Cruz/Santos: We'll keep that in mind, sir.

C/Off: Chief Officer

expect: wait for...., to look forward to something

.. .determined to do my best: will try hard to do the best I can

nervous: worried, uneasy

watch your step: be careful, look where you are going

get into trouble: have or cause problems

saying: proverb, adage, motto

momentary: short, brief, temporary

shame: disgrace, loss of honor

lifetime: for your whole life, until you die, throughout your life

pretend: act as if, make believe

fail: not succeed, be unable to accomplish something

12. The COC Room of the Tanker (CD 1-13)

2/Off: Hi, you're the Third Mate, Mr. Cruz, aren't you? Welcome on board. I'm the

Second Mate and my name is Tanaka. Nice to have you with us. Cruz: Nice to meet you. My name is Conrad Cruz. I'm 22 years old and I'm from Manila. 2/Off: Is this your first time on a tanker? Cruz: Yes, it is. I've been on a 20,000-ton bulk carrier before, and I received tanker

training in the Philippines, which was mainly lectures. I also trained using a tanker

simulator at one of the Japanese shipping company's training centers. It was quite

helpful. 2/Off: I did that simulator training, too. Training is different from the real job, but it's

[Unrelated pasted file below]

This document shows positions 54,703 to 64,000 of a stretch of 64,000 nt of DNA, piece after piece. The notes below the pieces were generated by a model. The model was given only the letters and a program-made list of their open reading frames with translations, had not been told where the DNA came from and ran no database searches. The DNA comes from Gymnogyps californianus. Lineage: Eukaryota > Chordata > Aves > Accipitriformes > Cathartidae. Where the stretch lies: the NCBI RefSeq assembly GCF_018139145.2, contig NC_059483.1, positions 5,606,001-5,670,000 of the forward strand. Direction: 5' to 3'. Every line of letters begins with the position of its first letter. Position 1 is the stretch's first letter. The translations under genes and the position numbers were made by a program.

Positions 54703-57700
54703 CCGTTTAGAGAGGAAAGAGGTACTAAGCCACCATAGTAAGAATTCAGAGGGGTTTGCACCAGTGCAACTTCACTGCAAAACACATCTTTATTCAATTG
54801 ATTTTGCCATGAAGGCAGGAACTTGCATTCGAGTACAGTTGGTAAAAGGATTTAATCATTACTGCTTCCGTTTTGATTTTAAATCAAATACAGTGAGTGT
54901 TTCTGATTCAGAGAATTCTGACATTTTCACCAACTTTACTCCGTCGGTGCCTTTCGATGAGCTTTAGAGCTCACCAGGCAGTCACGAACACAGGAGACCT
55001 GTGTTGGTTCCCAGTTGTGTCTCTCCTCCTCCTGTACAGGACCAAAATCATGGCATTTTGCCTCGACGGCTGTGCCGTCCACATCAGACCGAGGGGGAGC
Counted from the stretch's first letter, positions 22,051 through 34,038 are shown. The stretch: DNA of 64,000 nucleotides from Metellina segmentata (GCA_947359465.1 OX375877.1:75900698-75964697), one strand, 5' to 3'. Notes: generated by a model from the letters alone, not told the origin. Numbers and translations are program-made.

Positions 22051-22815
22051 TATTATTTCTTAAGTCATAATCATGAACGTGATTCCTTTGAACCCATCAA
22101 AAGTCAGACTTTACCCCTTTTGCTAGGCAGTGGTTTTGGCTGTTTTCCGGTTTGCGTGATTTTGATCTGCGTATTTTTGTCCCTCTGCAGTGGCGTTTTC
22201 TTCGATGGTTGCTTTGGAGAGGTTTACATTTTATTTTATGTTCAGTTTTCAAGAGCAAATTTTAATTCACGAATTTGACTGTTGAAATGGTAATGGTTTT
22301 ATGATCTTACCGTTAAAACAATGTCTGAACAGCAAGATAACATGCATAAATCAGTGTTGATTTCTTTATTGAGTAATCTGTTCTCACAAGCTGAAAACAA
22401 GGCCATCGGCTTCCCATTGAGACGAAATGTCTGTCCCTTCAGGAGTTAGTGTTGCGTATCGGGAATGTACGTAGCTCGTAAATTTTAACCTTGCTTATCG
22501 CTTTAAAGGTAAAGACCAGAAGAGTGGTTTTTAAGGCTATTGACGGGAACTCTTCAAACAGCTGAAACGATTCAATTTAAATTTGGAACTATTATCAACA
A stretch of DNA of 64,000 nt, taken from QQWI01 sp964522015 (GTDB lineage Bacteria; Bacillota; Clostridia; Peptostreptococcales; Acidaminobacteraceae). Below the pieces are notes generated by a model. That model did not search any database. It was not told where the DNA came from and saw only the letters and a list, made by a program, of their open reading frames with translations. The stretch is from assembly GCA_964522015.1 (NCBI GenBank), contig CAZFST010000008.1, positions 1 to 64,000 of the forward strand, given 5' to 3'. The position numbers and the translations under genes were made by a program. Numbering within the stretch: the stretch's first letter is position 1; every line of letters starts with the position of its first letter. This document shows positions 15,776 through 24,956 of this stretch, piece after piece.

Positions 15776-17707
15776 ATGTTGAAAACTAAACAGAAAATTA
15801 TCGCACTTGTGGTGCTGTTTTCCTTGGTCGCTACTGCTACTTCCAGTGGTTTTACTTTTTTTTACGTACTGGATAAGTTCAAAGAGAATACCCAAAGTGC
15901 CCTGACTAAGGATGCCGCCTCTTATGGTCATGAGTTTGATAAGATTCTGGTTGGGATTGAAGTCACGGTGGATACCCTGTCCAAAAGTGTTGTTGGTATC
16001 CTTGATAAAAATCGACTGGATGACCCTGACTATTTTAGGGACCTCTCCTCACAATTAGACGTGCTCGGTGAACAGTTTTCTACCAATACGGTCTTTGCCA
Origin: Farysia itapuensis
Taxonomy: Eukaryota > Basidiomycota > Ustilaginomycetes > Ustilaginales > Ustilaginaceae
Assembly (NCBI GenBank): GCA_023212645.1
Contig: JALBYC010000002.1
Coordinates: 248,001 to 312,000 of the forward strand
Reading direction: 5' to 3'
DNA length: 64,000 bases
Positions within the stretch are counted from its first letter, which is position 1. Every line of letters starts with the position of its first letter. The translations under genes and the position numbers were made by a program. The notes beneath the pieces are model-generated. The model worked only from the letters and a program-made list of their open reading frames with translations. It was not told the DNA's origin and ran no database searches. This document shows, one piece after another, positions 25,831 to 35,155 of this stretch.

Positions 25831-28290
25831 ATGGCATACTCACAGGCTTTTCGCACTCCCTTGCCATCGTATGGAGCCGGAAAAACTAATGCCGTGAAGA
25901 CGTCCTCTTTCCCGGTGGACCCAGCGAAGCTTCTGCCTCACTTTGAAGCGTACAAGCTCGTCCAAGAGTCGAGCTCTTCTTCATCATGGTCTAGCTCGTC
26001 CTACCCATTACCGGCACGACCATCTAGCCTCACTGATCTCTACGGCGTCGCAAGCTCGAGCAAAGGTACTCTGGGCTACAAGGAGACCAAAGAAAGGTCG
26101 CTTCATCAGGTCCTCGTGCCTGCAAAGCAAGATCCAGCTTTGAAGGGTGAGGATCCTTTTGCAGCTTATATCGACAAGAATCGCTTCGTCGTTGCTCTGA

quite helpful. By the way, I'm from Hiroshima. I have a wife and three children.

The eldest one is 13. He is a junior high school student. My family comes to see

me whenever my ship arrives in Japan. They have already been to my cabin and

made a big fuss. Cruz: That's great. I'm single and my parents live with my elder brothers. Both of my

brothers work for Japanese companies in the Philippines. There are a lot of

differences in culture and in social structure between Japan and the Philippines.

I'm dying to learn about Japan. 2/Off: That's a great attitude. Learning about each other's culture helps us understand

each other better. That's the first step towards having a pleasant and peaceful time

on board.

COC: Cargo Oil Control

2/Off: Second Officer also called Second Mate (the rank that comes after First Mate)

Second Mate: a friendly way of addressing the Second Officer

bulk carrier: large ship that carries raw goods in its hold

simulator: machine for practice

shipping company: large company that owns and operates boats

Hiroshima: large port city in Western Japan

... made a big fuss: made a big issue about something

single: unmarried

elder brother(s): older brother(s)

difference(s): things that are not the same or similar

culture: arts, philosophies, products of any society

social structure: organization of a society

I'm dying to...: want to do something very much

attitude: way of thinking, behavior and manners

13. Self-Introduction on a Passage (CD 1-14)

Santos: (To a Japanese crewmember passing by) Hello! I'm Third Engineer, Manuel

Santos. I just came on board.

2/Eng: Hi. Nice to meet you. I'm Second Engineer, Suzuki. I was checking a pump so I

couldn't come to the Engine Control Room when the Chief Engineer introduced you.